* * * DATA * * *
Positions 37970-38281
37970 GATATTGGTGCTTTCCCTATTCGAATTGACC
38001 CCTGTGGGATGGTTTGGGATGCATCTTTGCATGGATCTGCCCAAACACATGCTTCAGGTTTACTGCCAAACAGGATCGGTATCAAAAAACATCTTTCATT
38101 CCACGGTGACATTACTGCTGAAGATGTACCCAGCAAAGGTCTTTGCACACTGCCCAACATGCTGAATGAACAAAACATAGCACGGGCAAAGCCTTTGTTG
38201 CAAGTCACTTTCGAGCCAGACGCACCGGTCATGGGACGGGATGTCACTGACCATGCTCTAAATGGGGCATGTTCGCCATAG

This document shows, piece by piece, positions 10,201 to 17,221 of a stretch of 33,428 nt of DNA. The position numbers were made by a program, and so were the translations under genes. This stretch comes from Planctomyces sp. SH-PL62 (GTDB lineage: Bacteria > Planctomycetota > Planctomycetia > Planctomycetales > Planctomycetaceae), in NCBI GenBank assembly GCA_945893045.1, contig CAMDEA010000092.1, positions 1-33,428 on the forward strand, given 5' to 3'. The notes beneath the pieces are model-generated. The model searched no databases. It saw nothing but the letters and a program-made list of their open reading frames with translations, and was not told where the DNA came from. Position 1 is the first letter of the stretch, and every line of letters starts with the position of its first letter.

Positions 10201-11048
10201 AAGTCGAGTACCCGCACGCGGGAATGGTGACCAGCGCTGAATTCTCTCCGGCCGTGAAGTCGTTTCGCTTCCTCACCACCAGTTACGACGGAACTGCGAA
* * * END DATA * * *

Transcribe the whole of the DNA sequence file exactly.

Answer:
Positions 37970-38281
37970 GATATTGGTGCTTTCCCTATTCGAATTGACC
38001 CCTGTGGGATGGTTTGGGATGCATCTTTGCATGGATCTGCCCAAACACATGCTTCAGGTTTACTGCCAAACAGGATCGGTATCAAAAAACATCTTTCATT
38101 CCACGGTGACATTACTGCTGAAGATGTACCCAGCAAAGGTCTTTGCACACTGCCCAACATGCTGAATGAACAAAACATAGCACGGGCAAAGCCTTTGTTG
38201 CAAGTCACTTTCGAGCCAGACGCACCGGTCATGGGACGGGATGTCACTGACCATGCTCTAAATGGGGCATGTTCGCCATAG

This document shows, piece by piece, positions 10,201 to 17,221 of a stretch of 33,428 nt of DNA. The position numbers were made by a program, and so were the translations under genes. This stretch comes from Planctomyces sp. SH-PL62 (GTDB lineage: Bacteria > Planctomycetota > Planctomycetia > Planctomycetales > Planctomycetaceae), in NCBI GenBank assembly GCA_945893045.1, contig CAMDEA010000092.1, positions 1-33,428 on the forward strand, given 5' to 3'. The notes beneath the pieces are model-generated. The model searched no databases. It saw nothing but the letters and a program-made list of their open reading frames with translations, and was not told where the DNA came from. Position 1 is the first letter of the stretch, and every line of letters starts with the position of its first letter.

Positions 10201-11048
10201 AAGTCGAGTACCCGCACGCGGGAATGGTGACCAGCGCTGAATTCTCTCCGGCCGTGAAGTCGTTTCGCTTCCTCACCACCAGTTACGACGGAACTGCGAA